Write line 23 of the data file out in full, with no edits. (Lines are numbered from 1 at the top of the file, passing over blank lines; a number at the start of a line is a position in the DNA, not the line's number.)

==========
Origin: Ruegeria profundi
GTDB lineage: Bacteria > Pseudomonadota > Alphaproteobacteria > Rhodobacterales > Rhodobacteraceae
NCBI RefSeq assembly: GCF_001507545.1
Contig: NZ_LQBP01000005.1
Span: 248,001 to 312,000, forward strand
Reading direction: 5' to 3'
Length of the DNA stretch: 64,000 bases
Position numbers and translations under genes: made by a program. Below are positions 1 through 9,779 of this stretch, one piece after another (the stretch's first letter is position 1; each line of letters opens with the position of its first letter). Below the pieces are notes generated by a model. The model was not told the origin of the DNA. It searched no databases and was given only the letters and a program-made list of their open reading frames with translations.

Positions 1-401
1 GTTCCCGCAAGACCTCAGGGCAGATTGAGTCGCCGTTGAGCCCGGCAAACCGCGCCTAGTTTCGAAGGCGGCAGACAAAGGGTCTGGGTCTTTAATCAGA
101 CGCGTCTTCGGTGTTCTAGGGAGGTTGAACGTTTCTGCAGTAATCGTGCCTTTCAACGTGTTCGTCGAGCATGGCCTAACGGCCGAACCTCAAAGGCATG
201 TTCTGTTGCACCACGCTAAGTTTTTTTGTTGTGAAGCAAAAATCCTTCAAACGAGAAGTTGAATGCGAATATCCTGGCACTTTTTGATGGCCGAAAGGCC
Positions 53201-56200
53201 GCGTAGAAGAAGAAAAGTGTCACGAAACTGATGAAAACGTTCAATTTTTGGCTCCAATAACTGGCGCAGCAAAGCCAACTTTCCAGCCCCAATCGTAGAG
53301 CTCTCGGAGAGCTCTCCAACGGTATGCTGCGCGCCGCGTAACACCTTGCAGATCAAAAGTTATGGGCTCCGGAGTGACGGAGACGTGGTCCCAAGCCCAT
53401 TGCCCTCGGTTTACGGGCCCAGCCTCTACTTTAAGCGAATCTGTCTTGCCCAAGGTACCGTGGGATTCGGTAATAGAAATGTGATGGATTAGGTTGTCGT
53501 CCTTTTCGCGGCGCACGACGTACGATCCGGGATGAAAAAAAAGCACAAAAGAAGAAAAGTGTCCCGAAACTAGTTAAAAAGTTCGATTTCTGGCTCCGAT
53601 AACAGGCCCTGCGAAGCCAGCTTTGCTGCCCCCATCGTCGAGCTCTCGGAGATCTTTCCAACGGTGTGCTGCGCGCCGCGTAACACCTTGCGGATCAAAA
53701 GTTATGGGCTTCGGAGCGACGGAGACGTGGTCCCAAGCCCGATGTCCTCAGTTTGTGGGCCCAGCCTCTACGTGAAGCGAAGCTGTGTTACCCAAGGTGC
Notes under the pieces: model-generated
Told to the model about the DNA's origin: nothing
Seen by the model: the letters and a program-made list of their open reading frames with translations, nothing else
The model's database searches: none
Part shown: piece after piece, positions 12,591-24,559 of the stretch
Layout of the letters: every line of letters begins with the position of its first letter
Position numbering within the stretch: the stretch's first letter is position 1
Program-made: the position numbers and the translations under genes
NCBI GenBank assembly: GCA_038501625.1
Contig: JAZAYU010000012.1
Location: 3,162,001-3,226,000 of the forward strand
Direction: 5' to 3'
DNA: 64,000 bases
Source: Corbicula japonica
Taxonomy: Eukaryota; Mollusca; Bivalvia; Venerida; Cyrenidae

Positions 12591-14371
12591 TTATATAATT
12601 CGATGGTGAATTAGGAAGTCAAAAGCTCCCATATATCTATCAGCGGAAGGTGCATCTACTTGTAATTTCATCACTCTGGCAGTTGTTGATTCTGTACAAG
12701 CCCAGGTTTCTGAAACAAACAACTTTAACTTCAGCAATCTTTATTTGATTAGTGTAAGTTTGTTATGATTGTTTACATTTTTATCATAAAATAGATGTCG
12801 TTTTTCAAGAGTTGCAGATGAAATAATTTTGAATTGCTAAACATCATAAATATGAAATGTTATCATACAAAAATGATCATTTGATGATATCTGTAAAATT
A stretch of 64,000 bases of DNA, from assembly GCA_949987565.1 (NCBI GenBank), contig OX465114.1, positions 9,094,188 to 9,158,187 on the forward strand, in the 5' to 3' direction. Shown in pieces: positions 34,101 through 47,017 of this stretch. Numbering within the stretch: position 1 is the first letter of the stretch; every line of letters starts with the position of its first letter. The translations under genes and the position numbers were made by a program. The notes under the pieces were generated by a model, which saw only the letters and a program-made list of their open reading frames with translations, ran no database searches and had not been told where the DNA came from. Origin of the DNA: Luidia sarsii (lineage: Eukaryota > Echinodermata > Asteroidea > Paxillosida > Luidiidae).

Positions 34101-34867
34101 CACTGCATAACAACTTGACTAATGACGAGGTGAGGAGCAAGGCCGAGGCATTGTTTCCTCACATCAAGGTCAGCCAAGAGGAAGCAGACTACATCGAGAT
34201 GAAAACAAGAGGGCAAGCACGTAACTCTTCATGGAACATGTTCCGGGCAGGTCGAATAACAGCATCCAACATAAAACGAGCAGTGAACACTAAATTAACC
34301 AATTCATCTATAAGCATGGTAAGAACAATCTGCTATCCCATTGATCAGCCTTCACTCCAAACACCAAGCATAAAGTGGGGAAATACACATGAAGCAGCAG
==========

The model's database searches: none